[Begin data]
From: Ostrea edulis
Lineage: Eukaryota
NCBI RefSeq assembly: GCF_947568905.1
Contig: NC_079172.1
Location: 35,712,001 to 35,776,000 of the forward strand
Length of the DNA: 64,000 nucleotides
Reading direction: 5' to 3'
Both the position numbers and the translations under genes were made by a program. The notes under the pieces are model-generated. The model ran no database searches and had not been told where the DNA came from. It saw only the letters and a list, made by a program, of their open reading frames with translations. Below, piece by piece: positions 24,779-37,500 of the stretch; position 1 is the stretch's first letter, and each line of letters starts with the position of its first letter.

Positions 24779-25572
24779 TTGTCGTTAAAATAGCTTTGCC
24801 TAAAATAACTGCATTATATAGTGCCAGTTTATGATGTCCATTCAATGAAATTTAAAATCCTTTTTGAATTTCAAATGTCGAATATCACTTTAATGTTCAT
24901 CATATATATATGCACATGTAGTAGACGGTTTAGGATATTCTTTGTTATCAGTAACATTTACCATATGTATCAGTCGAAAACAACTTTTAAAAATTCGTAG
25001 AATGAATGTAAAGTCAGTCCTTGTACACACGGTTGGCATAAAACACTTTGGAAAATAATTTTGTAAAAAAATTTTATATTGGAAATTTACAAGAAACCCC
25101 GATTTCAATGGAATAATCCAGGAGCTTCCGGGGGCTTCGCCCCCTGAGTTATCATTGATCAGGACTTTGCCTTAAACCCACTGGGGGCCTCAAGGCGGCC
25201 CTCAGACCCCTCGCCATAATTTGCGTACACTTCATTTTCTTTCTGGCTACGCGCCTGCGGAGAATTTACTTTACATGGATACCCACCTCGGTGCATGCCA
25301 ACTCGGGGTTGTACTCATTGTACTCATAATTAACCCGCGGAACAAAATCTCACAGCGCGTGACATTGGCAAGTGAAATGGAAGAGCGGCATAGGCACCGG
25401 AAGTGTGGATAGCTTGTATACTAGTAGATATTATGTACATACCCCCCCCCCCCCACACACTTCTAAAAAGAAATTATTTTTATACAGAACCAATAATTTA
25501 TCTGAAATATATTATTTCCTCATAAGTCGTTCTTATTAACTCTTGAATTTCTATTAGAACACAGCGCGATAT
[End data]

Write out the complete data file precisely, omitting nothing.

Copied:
From: Ostrea edulis
Lineage: Eukaryota
NCBI RefSeq assembly: GCF_947568905.1
Contig: NC_079172.1
Location: 35,712,001 to 35,776,000 of the forward strand
Length of the DNA: 64,000 nucleotides
Reading direction: 5' to 3'
Both the position numbers and the translations under genes were made by a program. The notes under the pieces are model-generated. The model ran no database searches and had not been told where the DNA came from. It saw only the letters and a list, made by a program, of their open reading frames with translations. Below, piece by piece: positions 24,779-37,500 of the stretch; position 1 is the stretch's first letter, and each line of letters starts with the position of its first letter.

Positions 24779-25572
24779 TTGTCGTTAAAATAGCTTTGCC
24801 TAAAATAACTGCATTATATAGTGCCAGTTTATGATGTCCATTCAATGAAATTTAAAATCCTTTTTGAATTTCAAATGTCGAATATCACTTTAATGTTCAT
24901 CATATATATATGCACATGTAGTAGACGGTTTAGGATATTCTTTGTTATCAGTAACATTTACCATATGTATCAGTCGAAAACAACTTTTAAAAATTCGTAG
25001 AATGAATGTAAAGTCAGTCCTTGTACACACGGTTGGCATAAAACACTTTGGAAAATAATTTTGTAAAAAAATTTTATATTGGAAATTTACAAGAAACCCC
25101 GATTTCAATGGAATAATCCAGGAGCTTCCGGGGGCTTCGCCCCCTGAGTTATCATTGATCAGGACTTTGCCTTAAACCCACTGGGGGCCTCAAGGCGGCC
25201 CTCAGACCCCTCGCCATAATTTGCGTACACTTCATTTTCTTTCTGGCTACGCGCCTGCGGAGAATTTACTTTACATGGATACCCACCTCGGTGCATGCCA
25301 ACTCGGGGTTGTACTCATTGTACTCATAATTAACCCGCGGAACAAAATCTCACAGCGCGTGACATTGGCAAGTGAAATGGAAGAGCGGCATAGGCACCGG
25401 AAGTGTGGATAGCTTGTATACTAGTAGATATTATGTACATACCCCCCCCCCCCCACACACTTCTAAAAAGAAATTATTTTTATACAGAACCAATAATTTA
25501 TCTGAAATATATTATTTCCTCATAAGTCGTTCTTATTAACTCTTGAATTTCTATTAGAACACAGCGCGATAT